Herbaceous flowers - White snakeroot, smartweeds and wood aster were found throughout the area. Also occasional starry campion, Asiatic dayflower, Sweet-scented Joy-pye weed, and an uncommon occurance of Tall rattlesnake plant (Prenanthes genus), usually found in PA and northwards. Fruit was found on abundant black snakeroot (black cohosh), garlic mustard, and an occasional whorled loosestrife. A few Woodland sunflowers, wild sarsaparilla, tall bellfowers, peppermint were also found. A few Jack-in-the-pulpits were in fruit. Down in the valley, spotted touch-me-not (the orange one), several species of yellow daiy-like bidens (Spanish Needles and Tickseed sunflower), evening primrose, a few New York ironweed, great lobelia, Queen Anne's lace and goldenrods dominated the ditches and fields.

Ferns - Mainly hay-scented fern, with some cinnamon fern in moist areas and bracken in sunnier areas. Also a little rock polypody and ebony spleenwort.

ZOOLOGY:

Mammals - Grey squirrels

Amphibians - none

Reptiles - This area is known to have a good population of rattlesnakes. This time of the year, the snakes are returning to their "hibernaculums". The young have been born in August in nearby rookeries and have followed the mothers' scent back to the dens. The weather was ideal for sunning (above 80 degrees is too hot to sun on the rocks). Six adults and six new borns were found among the rocks. Of note, all of the snakes were found at the very top of the scree piles, and all but one were found along a line no more than fifteen yards long. Most were the dark phase, but the largest (just over three feet) was a beautiful lime green color. The only one with observable rattles had ten, indicated it was probably four years old. For more information on rattlesnakes, see the MAY 14, 1997 trip.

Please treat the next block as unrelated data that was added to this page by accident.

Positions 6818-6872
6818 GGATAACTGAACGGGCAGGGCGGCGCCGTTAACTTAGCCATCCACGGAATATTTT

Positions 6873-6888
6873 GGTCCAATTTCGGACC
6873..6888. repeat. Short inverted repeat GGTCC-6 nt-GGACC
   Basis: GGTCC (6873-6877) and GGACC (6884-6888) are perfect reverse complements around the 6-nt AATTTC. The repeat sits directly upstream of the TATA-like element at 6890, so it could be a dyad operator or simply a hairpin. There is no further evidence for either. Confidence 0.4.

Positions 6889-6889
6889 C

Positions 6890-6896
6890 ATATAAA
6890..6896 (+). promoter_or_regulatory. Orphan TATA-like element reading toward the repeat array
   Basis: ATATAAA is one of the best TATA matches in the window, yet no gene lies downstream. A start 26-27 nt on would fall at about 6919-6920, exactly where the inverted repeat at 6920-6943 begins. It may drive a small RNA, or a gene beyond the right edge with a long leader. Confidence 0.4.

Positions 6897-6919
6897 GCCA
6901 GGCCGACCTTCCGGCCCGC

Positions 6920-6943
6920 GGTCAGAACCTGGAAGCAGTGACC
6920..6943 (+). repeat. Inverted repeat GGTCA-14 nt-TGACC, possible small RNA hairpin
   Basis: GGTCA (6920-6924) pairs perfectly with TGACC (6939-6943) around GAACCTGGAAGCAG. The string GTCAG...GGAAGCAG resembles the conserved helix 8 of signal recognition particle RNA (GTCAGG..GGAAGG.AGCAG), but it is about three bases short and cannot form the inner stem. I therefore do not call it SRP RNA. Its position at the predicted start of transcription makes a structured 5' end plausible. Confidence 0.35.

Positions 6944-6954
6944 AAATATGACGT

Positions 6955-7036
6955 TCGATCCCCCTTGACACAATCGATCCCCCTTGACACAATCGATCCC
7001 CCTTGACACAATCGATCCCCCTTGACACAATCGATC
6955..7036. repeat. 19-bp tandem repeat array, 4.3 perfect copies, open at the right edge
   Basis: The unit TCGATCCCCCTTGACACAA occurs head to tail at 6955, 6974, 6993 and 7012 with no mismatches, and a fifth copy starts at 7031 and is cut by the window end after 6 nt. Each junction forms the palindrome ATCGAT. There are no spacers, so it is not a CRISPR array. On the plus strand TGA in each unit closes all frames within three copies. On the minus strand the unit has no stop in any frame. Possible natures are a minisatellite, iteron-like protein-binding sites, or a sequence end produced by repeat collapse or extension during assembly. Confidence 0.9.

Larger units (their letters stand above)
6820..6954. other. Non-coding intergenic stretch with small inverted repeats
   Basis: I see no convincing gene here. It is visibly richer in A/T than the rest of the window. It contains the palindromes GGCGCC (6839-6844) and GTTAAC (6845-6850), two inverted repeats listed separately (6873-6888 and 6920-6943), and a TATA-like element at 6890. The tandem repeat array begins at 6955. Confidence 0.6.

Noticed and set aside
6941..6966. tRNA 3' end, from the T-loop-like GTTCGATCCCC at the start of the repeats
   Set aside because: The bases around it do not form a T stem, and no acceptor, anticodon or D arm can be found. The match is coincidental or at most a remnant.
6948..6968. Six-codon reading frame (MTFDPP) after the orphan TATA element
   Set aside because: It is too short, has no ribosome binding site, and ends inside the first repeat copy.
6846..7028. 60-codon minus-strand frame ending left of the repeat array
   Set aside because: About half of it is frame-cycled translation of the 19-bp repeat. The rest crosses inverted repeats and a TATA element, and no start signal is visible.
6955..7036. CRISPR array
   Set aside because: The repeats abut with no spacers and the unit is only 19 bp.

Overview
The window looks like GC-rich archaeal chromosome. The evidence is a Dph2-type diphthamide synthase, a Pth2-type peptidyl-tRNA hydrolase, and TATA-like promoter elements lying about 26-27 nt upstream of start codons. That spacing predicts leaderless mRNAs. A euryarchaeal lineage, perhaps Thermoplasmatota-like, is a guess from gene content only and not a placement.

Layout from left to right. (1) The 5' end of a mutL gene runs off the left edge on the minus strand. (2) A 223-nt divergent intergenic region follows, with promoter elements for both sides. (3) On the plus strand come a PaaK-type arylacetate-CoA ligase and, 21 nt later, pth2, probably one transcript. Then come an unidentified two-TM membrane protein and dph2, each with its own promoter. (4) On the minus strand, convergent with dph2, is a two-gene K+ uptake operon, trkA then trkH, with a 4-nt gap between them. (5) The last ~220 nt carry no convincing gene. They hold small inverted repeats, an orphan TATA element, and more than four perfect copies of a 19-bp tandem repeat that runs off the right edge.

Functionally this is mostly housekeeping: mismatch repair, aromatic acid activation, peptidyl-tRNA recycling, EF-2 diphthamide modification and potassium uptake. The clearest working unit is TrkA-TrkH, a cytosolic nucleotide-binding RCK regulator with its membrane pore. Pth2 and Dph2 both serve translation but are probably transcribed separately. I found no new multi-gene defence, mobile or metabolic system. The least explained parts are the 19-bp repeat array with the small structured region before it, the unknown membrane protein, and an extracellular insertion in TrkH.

Birds - Carolina wren, titmice, a flicker, turkey vultures and chickadees.

NOTES : Several walking sticks were found (Fall is when they congregate to mate). (This hike followed the Hike Leader training workshop held over the weekend at BlackburnTrail Center.)

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DATE: August 17 - 23, 1997

LOCATION: Maroon Bells - Snowmass Wilderness Area, Colorado

WEATHER: Sunny to partly cloudy, highs about 80 degrees

GEOLOGY: Metamorphic sedimentary rock. Red clays of shallow ocean bottom give the maroon color to the formation.

BOTANY: NOTE: Common names will be those used by our primary field guide; Guide to Colorado Wildflowers, G. K. Guennel (Volumn 2: Mountains).
Canopy - Spent the week hiking just above and below the timberline (11,500'). Trees seen nearest the timberline included Engleman spruce, alpine fir, Douglas fir, Colorado blue spruce and quaking aspen . Lower elevations (under 10,000 feet) included ponderosa pine, western red cedar, Rocky Mountain maple, cottonwood, and limber pine.